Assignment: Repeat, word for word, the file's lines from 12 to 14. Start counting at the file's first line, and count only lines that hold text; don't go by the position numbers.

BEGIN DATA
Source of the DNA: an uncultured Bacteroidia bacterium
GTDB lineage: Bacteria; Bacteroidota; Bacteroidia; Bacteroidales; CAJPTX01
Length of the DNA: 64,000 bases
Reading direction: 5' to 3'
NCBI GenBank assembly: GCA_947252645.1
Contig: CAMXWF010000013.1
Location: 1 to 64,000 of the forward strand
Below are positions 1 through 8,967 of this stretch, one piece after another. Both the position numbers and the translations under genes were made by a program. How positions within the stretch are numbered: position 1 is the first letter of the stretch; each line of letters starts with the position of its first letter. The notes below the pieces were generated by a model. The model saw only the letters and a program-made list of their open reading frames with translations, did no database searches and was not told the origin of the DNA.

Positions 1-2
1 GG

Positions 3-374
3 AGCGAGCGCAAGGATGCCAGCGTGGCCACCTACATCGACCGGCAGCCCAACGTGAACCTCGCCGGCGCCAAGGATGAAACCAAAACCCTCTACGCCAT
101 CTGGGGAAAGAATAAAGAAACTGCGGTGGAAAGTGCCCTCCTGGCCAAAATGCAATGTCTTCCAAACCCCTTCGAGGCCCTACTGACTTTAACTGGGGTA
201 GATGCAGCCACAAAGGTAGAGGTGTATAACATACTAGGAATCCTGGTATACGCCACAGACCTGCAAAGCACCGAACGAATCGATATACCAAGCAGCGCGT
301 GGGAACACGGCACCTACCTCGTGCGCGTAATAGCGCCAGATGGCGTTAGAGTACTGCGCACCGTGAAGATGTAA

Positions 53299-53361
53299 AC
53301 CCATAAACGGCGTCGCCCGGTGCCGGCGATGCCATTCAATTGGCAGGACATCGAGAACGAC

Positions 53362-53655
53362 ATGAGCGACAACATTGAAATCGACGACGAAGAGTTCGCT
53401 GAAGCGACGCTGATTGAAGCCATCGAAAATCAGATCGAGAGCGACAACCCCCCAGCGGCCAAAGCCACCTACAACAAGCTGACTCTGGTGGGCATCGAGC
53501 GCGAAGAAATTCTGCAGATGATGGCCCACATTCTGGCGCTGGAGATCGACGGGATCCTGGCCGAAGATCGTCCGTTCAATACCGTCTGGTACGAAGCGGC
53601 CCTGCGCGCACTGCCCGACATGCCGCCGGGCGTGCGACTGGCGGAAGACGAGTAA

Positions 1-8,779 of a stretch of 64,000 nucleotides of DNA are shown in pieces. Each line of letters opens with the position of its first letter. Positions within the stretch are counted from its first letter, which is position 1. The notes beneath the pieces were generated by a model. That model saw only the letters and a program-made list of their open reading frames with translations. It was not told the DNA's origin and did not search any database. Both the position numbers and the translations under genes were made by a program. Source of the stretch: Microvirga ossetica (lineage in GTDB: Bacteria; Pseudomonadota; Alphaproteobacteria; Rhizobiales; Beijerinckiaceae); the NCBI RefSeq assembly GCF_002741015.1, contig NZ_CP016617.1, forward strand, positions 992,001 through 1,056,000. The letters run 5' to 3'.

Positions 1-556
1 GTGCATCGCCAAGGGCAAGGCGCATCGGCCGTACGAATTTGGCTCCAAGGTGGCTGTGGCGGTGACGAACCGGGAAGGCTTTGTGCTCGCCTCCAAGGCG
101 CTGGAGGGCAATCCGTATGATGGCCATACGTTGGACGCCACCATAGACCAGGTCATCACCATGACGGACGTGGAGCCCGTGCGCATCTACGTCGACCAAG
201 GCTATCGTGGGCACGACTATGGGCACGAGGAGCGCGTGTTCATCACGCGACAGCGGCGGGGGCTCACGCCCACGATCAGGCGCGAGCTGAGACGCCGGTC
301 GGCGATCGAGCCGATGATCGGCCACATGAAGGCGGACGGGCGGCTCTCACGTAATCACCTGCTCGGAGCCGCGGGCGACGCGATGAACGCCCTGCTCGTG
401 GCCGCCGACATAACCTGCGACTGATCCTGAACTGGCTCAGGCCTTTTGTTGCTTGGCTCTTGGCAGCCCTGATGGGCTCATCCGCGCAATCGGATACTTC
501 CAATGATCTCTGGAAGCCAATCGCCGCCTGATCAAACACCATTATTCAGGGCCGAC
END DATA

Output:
3 AGCGAGCGCAAGGATGCCAGCGTGGCCACCTACATCGACCGGCAGCCCAACGTGAACCTCGCCGGCGCCAAGGATGAAACCAAAACCCTCTACGCCAT
101 CTGGGGAAAGAATAAAGAAACTGCGGTGGAAAGTGCCCTCCTGGCCAAAATGCAATGTCTTCCAAACCCCTTCGAGGCCCTACTGACTTTAACTGGGGTA
201 GATGCAGCCACAAAGGTAGAGGTGTATAACATACTAGGAATCCTGGTATACGCCACAGACCTGCAAAGCACCGAACGAATCGATATACCAAGCAGCGCGT